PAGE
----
Anything to save a little clean-up.

Tomorrow.C is for Cheese Sauce.

 Read the series at A is for About

A is for About

Screenshot 2015-03-31 21.10.53Before I jump into my practical, personally-tested, and occasionally odd tips for working parents, I thought I’d provide some context. The concept arose from a well-meaning, but off-base program from my healthcare company intended to help me improve my well-being by, among other things, reducing stress.

After taking an inventory, I selected one of their helpful stress-reducing suggestions – spend 10 minutes, several days a week, decluttering. “I can do that,” I thought. “What’s 10 minutes in a day?”

But it all went terribly wrong.

Instead of helpful hints suggesting I declutter a particular room, or giving me steps I can follow, I’m getting prompts every couple of days that say merely, “Don’t forget to declutter for 10 minutes.” And thanks to my nagging, ever-present smart phone, here is where I’ve picked up this helpful message:

  • At work
  • On the bleachers at my sons’ lacrosse games
  • On a girls’ weekend, the only time in forever I’ve had to relax
  • In the parking lot at the grocery store
  • In the waiting room where my daughter receives her allergy shots

Are you kidding me? I can tell you, definitively, that this does not lessen my stress. Instead I have been reduced to someone who yells “Stop nagging me!” at their phone in highly public places.

So…I’ve decided, in the interest of promoting sane parents, to try to provide tips that are actually doable. Some will be silly, most will be practical, and many will be about food, since as a working parent, the first thing I usually think about when I awaken is “What should we have for dinner?”

But they are all things I’ve actually been able to do. Use them – or ignore them – as you like. I promise you I will send you no reminders.

Tomorrow….B is for Buffet. And no, I don’t mean dining out.

 Read the series:

B is for Buffet

C is for Cheese Sauce

D is for Doubling Up

E is for Eking Out Exercise 

F is for Fail…and a Feather in My Cap

G is for Giant Bag

H is for H2O

I is for Instructions

J is for Just in Time

K is for Kale Chips

L is for Lavender Oil

M is for Mashed Potatoes

N is for Nuts

O is for Oven Time

P is for Posture

Q is for Quality Footwear

R is for Routine

S is for Stash of Cash

T is for To-Go

U is for Underwear

V is for Vitamins (especially D)

W is for What Was I Thinking?

X is for Xtra

Y is for Yawn

Z is for Zzzzzz

Parent Your Biz goes back to work

AtoZ 2015

Last year, on a whim, I joined the 2014 A to Z Challenge and wrote the work-at-home alphabet to describe the ups and downs of working from a home office.

Oh, what a difference a year makes.

Recently, after a decade of self-employment, I’ve returned to the full-time workplace. My family and friends were largely supportive. My sister’s words capture the feeling best: “I’m somewhere between ‘Congrats’ and ‘You crazy fool’,” she said.

Yes, well.

Self-employment is definitely one of those “grass is greener” scenarios. Those who aren’t self-employed long for what they rightly perceive as the benefits – flexibility, autonomy, freedom to choose what to do and what not to do.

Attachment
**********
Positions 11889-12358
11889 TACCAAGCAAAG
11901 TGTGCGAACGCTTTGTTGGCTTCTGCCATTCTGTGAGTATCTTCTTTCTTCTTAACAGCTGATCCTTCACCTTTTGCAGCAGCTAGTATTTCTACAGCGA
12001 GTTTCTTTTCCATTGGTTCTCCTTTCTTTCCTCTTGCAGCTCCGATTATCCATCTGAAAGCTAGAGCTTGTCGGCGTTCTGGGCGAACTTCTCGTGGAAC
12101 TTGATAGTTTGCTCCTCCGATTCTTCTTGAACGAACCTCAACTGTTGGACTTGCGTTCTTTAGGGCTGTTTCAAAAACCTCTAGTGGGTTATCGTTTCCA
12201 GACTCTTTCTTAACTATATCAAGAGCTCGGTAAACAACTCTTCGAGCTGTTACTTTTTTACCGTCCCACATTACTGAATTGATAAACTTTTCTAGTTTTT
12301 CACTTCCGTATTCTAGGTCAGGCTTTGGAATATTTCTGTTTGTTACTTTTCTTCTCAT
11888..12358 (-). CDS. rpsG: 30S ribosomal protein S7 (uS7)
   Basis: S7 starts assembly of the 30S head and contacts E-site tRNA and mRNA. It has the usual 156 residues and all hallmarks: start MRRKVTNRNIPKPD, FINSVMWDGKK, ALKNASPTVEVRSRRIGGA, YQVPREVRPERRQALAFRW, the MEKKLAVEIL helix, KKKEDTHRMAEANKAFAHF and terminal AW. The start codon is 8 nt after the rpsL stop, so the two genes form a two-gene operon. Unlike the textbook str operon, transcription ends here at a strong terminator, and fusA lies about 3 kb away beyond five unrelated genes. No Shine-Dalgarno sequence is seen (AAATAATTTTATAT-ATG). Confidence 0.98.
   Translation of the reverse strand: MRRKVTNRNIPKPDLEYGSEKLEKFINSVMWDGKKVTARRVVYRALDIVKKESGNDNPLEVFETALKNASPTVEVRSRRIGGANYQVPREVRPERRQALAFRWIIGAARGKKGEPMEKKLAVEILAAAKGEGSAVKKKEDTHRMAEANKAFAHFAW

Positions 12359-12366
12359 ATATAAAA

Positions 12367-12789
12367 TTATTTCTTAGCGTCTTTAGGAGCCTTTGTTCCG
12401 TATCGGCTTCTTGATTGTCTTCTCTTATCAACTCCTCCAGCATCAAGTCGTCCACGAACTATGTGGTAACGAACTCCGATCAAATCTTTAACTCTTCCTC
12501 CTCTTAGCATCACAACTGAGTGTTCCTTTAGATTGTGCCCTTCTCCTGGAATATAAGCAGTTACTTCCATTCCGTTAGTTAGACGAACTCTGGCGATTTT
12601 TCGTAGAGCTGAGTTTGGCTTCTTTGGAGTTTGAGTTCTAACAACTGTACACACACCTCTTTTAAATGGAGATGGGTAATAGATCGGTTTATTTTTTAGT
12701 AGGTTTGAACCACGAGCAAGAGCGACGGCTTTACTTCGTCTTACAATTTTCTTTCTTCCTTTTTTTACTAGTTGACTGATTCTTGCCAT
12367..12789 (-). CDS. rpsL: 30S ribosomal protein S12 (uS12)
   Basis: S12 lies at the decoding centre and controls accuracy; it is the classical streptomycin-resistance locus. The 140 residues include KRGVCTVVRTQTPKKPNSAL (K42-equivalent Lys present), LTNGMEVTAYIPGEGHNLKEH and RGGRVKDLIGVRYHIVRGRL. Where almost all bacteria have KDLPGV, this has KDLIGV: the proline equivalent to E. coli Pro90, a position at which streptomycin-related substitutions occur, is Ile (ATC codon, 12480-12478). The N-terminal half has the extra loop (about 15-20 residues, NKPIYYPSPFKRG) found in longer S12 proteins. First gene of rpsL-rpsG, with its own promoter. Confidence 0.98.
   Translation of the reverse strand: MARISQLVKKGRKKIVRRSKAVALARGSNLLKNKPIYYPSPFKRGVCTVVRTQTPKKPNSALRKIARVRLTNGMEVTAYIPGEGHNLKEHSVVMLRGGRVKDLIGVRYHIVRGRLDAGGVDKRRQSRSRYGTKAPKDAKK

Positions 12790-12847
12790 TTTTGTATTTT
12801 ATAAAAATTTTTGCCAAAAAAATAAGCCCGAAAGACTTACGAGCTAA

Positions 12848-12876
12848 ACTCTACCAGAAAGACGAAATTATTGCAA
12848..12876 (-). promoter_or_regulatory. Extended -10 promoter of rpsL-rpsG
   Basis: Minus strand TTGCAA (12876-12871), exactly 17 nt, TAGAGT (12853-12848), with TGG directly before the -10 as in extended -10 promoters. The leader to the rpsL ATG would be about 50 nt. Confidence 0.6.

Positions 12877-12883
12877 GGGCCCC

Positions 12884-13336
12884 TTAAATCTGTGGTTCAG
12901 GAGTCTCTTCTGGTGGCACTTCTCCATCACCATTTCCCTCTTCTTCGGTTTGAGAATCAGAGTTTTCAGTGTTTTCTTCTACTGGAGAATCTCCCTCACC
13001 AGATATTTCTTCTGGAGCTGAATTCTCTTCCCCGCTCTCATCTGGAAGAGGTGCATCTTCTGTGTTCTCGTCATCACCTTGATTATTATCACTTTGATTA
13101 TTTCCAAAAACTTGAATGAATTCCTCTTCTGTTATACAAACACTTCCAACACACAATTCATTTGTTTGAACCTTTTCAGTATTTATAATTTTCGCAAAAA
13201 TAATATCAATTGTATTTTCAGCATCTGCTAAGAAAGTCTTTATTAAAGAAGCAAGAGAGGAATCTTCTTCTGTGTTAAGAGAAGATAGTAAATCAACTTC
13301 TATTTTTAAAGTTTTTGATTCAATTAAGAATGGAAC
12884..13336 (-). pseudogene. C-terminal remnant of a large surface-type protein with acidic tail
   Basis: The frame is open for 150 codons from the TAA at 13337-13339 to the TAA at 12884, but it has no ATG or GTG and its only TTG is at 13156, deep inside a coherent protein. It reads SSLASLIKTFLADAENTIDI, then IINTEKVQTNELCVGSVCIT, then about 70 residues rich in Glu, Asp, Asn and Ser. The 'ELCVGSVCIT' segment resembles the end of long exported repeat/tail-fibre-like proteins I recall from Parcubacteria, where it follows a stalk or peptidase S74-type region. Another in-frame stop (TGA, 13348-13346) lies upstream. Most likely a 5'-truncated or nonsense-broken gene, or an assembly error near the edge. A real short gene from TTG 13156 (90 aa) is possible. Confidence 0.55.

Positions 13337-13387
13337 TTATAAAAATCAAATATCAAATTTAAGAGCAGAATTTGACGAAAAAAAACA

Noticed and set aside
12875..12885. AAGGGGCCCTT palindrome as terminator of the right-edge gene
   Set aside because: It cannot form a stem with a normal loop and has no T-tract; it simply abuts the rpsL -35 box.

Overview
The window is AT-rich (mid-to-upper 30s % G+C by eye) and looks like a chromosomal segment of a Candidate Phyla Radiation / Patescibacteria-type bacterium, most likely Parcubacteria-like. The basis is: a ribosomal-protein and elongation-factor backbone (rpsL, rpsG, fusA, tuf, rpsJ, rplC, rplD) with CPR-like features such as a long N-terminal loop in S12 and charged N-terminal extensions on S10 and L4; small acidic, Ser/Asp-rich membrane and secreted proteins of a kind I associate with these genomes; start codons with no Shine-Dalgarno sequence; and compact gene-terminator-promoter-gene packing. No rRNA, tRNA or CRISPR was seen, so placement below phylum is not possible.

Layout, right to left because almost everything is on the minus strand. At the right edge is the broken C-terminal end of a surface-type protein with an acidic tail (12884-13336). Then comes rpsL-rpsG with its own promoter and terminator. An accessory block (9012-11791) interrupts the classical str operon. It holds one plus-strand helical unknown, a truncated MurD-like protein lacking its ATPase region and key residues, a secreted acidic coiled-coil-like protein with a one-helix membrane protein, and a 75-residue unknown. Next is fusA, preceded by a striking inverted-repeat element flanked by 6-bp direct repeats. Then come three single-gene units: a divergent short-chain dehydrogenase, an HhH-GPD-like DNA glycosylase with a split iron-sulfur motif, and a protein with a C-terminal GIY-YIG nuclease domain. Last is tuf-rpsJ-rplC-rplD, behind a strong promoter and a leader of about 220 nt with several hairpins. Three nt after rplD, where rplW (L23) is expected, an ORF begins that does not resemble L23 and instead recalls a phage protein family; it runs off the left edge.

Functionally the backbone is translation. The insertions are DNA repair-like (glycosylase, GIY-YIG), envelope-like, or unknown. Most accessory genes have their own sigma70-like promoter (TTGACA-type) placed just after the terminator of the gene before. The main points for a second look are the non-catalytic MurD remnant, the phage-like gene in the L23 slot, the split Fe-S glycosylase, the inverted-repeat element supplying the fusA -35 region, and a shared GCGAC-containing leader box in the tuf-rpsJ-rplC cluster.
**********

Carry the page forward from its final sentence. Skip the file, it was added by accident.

What they don’t see is the downside – the challenge of balancing weeks of more work than you can reasonably do with the weeks where even the sound of crickets would be a welcome change. The temptation to paint the bedroom instead of finishing that proposal. The snow days. The interruptions in income. The relentless business development. The loneliness.

It was the loneliness that finally got me.

With my kids aging out of the mommy league, and my decision a few years ago to focus my professional life on writing – a beloved, but solitary pursuit – I was spending way too much time staring at the walls. I needed peers. I needed a place to go every day. I needed to feel like part of a team. So I found myself a job.

But the transition back to work has had its challenges. During April, I’ll be cataloging my survival tips for working parents. Some are useful, and some are downright silly, but they work for me.

Oh, and if you have something to contribute (especially if it is later in the alphabet and/or starts with a problematic letter like X) feel free to comment.

See you April 1st.

One pork chop

food chart snapI’ve hit upon an ingenious way to use that last pork chop – I shall explain.

We are a family of five. Most cuts of pork these days come packaged in threes. I have always been greatly disturbed by this. It means each time I serve my family pork chops I end up with a leftover.

This sad leftover sits in the refrigerator until it is beyond hope and I throw it away, because no one in my house really likes leftover pork. Even I, a general advocate for leftovers, will usually opt for something a little more interesting like the beef stew or the black-eyed-pea salad, and skip the lone pork chop. But it bugs me to throw it out.

Then I hit on an idea. Many times, when I serve my family a meal, one child opts out. My kids have vastly different tastes. One eats nothing spicy. One won’t eat fish. The third won’t eat anything that resembles sausage.

So now I freeze that sixth pork chop – tuck it in its own little bag and store it for the meal one kid won’t eat. I thaw that baby, season it, throw on two teaspoons of cider vinegar and two teaspoons of maple syrup and twenty minutes later I have a back up meal. Voila!

Works with that sixth chicken breast, too.

 

A commitment etched in stone

stonesThe other day as I dusted the desk of one of my children, I found something that made me pause, made me think. Raised a lump in my throat. It didn’t look like much, just a small, smooth stone with some writing on it, in pencil.